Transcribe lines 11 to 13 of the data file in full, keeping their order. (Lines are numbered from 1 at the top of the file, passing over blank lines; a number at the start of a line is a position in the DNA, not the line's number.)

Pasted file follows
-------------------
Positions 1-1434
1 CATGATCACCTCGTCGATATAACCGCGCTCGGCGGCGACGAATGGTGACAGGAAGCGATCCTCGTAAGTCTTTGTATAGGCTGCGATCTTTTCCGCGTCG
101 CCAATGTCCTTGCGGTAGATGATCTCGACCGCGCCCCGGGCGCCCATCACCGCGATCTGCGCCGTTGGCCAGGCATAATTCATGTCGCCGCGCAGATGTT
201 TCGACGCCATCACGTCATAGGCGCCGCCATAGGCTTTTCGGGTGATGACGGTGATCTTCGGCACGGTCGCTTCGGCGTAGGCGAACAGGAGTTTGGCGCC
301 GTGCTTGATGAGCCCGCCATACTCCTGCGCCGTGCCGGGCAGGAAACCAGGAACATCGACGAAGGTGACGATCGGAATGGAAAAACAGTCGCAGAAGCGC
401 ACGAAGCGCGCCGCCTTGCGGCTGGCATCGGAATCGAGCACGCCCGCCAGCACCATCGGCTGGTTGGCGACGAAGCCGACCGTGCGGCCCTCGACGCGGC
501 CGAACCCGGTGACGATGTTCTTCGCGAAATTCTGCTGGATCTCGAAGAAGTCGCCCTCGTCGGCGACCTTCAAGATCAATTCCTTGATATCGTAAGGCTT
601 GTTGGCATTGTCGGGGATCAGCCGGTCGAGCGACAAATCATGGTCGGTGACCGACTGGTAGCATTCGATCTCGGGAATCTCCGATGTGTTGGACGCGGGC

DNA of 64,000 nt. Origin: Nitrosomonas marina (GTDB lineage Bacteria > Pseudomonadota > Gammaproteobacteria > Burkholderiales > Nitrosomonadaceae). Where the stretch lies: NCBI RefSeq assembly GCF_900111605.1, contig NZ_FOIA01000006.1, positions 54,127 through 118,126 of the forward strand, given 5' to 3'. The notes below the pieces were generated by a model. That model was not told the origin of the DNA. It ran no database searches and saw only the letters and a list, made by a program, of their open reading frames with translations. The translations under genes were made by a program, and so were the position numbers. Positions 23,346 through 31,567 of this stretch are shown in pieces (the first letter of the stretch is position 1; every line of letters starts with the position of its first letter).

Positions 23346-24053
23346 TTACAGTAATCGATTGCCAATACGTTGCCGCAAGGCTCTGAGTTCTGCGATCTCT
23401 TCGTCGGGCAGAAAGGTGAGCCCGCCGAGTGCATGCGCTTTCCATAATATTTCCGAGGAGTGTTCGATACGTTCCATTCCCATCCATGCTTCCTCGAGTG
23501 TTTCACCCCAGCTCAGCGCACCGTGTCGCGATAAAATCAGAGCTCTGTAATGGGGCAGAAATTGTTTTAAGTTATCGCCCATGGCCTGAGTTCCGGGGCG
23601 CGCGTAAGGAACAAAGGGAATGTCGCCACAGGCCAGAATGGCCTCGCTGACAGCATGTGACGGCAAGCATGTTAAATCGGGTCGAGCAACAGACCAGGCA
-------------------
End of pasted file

23346 TTACAGTAATCGATTGCCAATACGTTGCCGCAAGGCTCTGAGTTCTGCGATCTCT
23401 TCGTCGGGCAGAAAGGTGAGCCCGCCGAGTGCATGCGCTTTCCATAATATTTCCGAGGAGTGTTCGATACGTTCCATTCCCATCCATGCTTCCTCGAGTG
23501 TTTCACCCCAGCTCAGCGCACCGTGTCGCGATAAAATCAGAGCTCTGTAATGGGGCAGAAATTGTTTTAAGTTATCGCCCATGGCCTGAGTTCCGGGGCG